An Inficon Transpector2 HPR RGA was purchased from eBay and refurbished. I will use it for leak checking and ion selection experiments. Thanks to Aota Vac and Inficon for software assistance!
Put simply, an RGA is a small mass spectrometer that allows the operator to see the composition of the residual gases left in the vacuum chamber after pumping. Basic theory here.
This RGA is equipped with an electron multiplier so it operates at a maximum pressure of 1e-4Torr and is good down to about 1e-15Torr which is not a limit I will be reaching anytime soon. The spectra shown above indicates a large peak at an AMU of 18 which is H2O. This means that the chamber needs to be baked out to remove water embedded in chamber walls and surfaces until the highest peaks are N2 and O2.
A spectrum analyzer and near field probe was used to determine the main operating frequency of the RGA to approximately 3.02mhz. The RGA is also equipped with an Ar calibration source. Serial logs indicate that it was manufactured in 2007 and has been run thousands of hours past recommended service/filament replacement and the measured total pressure in the chamber was over an order of magnitude too high when compared to a hot-cathode ion gauge, but after calibration everything seems to be in spec.
Thermal evaporation deposition of Al and Ge from Tungsten and Tantalum boats, respectively. A blind hole is drilled and tapped in the chamber bottom plate for a center tap feedthrough (common ground) for the boats. Deposition starts at around 7e-7Torr and ends around 5e-6Torr due to outgassing. Aluminum alloys with Tungsten at the high temperature and causes boat failure, a thicker gauge boat will be used in the future or one made of TiB2-BN or BN. Update: W 0.015″ boat thickness seems OK.
Approx. deposition rate throughout the run was 2.2A/s, with total accumulation of 500A. Much faster than my sputtering setup but yields a worse film.
In situ plasma cleaning is via the red ICP coil seen in the 8th picture. A Quartz Crystal Microbalance (QCM) is used to measure the thickness of the deposited films and current is supplied by a rewound microwave oven transformer. The UV-VIS spectrometer is used to monitor the emission spectra of O2 plasma. O2 is flowed into the chamber via a Mass Flow Controller (MFC) until the pressure is 75-100mTorr and the substrate is plasma cleaned for 5 minutes with 100W RF prior to depositions.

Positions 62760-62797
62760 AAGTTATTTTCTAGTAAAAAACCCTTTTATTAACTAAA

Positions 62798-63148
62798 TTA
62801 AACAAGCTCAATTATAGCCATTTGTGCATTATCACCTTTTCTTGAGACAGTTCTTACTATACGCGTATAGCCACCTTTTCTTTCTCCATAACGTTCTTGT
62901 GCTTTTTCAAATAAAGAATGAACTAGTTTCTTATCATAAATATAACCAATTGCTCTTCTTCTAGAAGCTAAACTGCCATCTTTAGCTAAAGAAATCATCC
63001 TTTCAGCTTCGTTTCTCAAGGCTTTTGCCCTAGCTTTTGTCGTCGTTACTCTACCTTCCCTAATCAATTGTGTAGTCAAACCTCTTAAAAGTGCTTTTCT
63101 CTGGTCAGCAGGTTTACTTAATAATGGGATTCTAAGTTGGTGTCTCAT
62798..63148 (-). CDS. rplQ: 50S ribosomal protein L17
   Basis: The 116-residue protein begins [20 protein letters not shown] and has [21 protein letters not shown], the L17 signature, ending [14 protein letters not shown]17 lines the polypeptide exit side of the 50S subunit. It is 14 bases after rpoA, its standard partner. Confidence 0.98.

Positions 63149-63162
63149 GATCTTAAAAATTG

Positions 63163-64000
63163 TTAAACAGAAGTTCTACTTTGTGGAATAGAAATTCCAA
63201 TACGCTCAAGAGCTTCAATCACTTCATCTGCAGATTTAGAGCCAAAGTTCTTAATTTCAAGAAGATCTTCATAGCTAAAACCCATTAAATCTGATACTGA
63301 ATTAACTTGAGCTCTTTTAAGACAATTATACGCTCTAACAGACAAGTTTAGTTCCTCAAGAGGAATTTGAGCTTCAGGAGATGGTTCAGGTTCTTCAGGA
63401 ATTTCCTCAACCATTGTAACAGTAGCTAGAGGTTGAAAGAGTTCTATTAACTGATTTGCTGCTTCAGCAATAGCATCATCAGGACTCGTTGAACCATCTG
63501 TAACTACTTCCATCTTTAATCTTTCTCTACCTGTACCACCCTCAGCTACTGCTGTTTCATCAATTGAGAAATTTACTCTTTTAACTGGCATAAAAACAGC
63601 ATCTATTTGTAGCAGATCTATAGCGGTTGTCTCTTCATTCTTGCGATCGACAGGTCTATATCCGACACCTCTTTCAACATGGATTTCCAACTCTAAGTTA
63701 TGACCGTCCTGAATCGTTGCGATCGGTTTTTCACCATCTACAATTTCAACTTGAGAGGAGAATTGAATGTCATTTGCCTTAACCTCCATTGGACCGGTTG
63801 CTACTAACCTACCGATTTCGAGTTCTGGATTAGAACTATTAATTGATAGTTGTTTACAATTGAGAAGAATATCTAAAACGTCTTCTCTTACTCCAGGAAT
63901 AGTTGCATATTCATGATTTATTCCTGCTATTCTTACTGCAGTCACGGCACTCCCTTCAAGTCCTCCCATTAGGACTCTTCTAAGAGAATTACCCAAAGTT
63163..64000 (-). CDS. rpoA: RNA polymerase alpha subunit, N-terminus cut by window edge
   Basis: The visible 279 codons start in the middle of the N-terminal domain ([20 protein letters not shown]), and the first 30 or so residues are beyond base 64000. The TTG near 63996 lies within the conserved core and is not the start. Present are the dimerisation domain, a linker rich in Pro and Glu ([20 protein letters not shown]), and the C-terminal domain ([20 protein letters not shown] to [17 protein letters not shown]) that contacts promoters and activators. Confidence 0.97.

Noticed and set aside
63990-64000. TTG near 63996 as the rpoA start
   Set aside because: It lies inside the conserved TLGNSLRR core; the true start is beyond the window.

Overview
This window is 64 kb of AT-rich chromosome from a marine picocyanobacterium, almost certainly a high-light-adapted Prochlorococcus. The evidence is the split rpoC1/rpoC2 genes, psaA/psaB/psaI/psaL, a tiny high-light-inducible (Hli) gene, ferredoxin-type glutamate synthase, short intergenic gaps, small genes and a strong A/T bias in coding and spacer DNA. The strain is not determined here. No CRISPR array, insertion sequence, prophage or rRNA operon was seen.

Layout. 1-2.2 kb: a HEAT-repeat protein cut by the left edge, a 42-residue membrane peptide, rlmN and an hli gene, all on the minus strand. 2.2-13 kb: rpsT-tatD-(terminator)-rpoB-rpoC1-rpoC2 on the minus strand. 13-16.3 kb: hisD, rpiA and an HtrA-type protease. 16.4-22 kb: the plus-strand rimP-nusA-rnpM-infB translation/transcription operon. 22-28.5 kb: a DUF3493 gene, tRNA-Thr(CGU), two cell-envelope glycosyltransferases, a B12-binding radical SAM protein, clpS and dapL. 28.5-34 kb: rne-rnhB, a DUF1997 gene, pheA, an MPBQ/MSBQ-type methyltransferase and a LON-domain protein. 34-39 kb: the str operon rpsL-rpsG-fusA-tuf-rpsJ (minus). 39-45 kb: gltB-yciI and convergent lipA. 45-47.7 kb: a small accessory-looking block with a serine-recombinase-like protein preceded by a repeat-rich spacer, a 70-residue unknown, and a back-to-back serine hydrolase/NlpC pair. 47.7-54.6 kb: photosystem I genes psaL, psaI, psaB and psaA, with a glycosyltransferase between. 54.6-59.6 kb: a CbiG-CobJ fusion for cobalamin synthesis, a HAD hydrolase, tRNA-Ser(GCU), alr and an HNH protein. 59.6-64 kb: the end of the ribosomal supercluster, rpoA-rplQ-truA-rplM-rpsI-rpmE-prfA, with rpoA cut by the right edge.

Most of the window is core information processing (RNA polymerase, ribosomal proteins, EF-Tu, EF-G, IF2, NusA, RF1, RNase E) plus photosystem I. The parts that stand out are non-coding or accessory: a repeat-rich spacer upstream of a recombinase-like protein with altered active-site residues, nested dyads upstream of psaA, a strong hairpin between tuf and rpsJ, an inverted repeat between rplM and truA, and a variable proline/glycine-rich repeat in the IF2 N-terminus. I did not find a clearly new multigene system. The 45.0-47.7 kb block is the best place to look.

As current pass through the boats, they heat up to 1000 – 1800C and subsequently heat up much of the surrounding chamber and mounting parts. This starts serious outgassing in the chamber and without prior cleaning and bake out quickly raises the pressure to non-workable pressures and the deposition rate slows.
I added a second turbo pump to raise the pumping speed/gas throughput (previously 110L/s and now an additional 50L/s) and to tolerate higher outgassing.
It was also noted that the evaporation of Al with lots of H2O vapor in the chamber (no baking) leads to a reduction of chamber pressure (presumably the formation of Al2O3 with H2O) and the production of H2 as seen on an RGA.
A small, modular, and versatile chamber was constructed for plasma and other research experiments. The main vacuum manifold can be configured with multiple feedthroughs in either standalone vacuum mode or connected to a large chamber. The front is a 6″ CF viewport that can be swapped for a gas feedthrough assembly.
The chamber is being used right now to study simulate vacuum conductance and pressure gradients across larger chamber systems such as an ion implanter with a turbo pump on one end and an ion source and MFC gas flow far away from the pump. The gas flow creates a higher pressure in the ion source chamber and, in theory, allows for low energy beam transport and acceleration into a much lower pressure substrate/target chamber (in the case of an ion implanter).
A quick attempt making a titanium sublimation pump. Ti welding rod was bent into a coil around aluminum round stock and placed across 30-50 amps in high vacuum yielding successful results. Chamber was roughed down to 20mTorr then pumped with turbo to 1e-5 and briefly baked out. More testing will be done and results will be posted along with an updated design with shielding to make it into an actual pump rather than depositing all over the chamber walls.